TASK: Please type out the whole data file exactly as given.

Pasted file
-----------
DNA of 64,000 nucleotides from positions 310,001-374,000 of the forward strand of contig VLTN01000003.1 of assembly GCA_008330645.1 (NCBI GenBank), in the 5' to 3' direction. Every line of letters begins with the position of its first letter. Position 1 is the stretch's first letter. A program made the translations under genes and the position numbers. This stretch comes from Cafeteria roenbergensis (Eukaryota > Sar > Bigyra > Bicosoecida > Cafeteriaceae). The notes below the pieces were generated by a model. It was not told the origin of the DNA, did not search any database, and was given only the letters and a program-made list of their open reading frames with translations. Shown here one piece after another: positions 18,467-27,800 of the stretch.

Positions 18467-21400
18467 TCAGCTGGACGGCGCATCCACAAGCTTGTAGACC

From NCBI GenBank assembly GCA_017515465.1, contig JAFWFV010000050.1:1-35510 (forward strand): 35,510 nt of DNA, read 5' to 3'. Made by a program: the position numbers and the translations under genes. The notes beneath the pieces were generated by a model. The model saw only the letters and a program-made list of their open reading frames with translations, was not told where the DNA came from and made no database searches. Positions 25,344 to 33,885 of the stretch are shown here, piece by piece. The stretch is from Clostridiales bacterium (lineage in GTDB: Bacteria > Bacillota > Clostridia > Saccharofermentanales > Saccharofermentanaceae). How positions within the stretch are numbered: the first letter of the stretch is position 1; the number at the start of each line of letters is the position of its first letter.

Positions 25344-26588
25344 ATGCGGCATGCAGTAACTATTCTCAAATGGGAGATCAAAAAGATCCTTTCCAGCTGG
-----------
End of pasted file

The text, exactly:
DNA of 64,000 nucleotides from positions 310,001-374,000 of the forward strand of contig VLTN01000003.1 of assembly GCA_008330645.1 (NCBI GenBank), in the 5' to 3' direction. Every line of letters begins with the position of its first letter. Position 1 is the stretch's first letter. A program made the translations under genes and the position numbers. This stretch comes from Cafeteria roenbergensis (Eukaryota > Sar > Bigyra > Bicosoecida > Cafeteriaceae). The notes below the pieces were generated by a model. It was not told the origin of the DNA, did not search any database, and was given only the letters and a program-made list of their open reading frames with translations. Shown here one piece after another: positions 18,467-27,800 of the stretch.

Positions 18467-21400
18467 TCAGCTGGACGGCGCATCCACAAGCTTGTAGACC

From NCBI GenBank assembly GCA_017515465.1, contig JAFWFV010000050.1:1-35510 (forward strand): 35,510 nt of DNA, read 5' to 3'. Made by a program: the position numbers and the translations under genes. The notes beneath the pieces were generated by a model. The model saw only the letters and a program-made list of their open reading frames with translations, was not told where the DNA came from and made no database searches. Positions 25,344 to 33,885 of the stretch are shown here, piece by piece. The stretch is from Clostridiales bacterium (lineage in GTDB: Bacteria > Bacillota > Clostridia > Saccharofermentanales > Saccharofermentanaceae). How positions within the stretch are numbered: the first letter of the stretch is position 1; the number at the start of each line of letters is the position of its first letter.

Positions 25344-26588
25344 ATGCGGCATGCAGTAACTATTCTCAAATGGGAGATCAAAAAGATCCTTTCCAGCTGG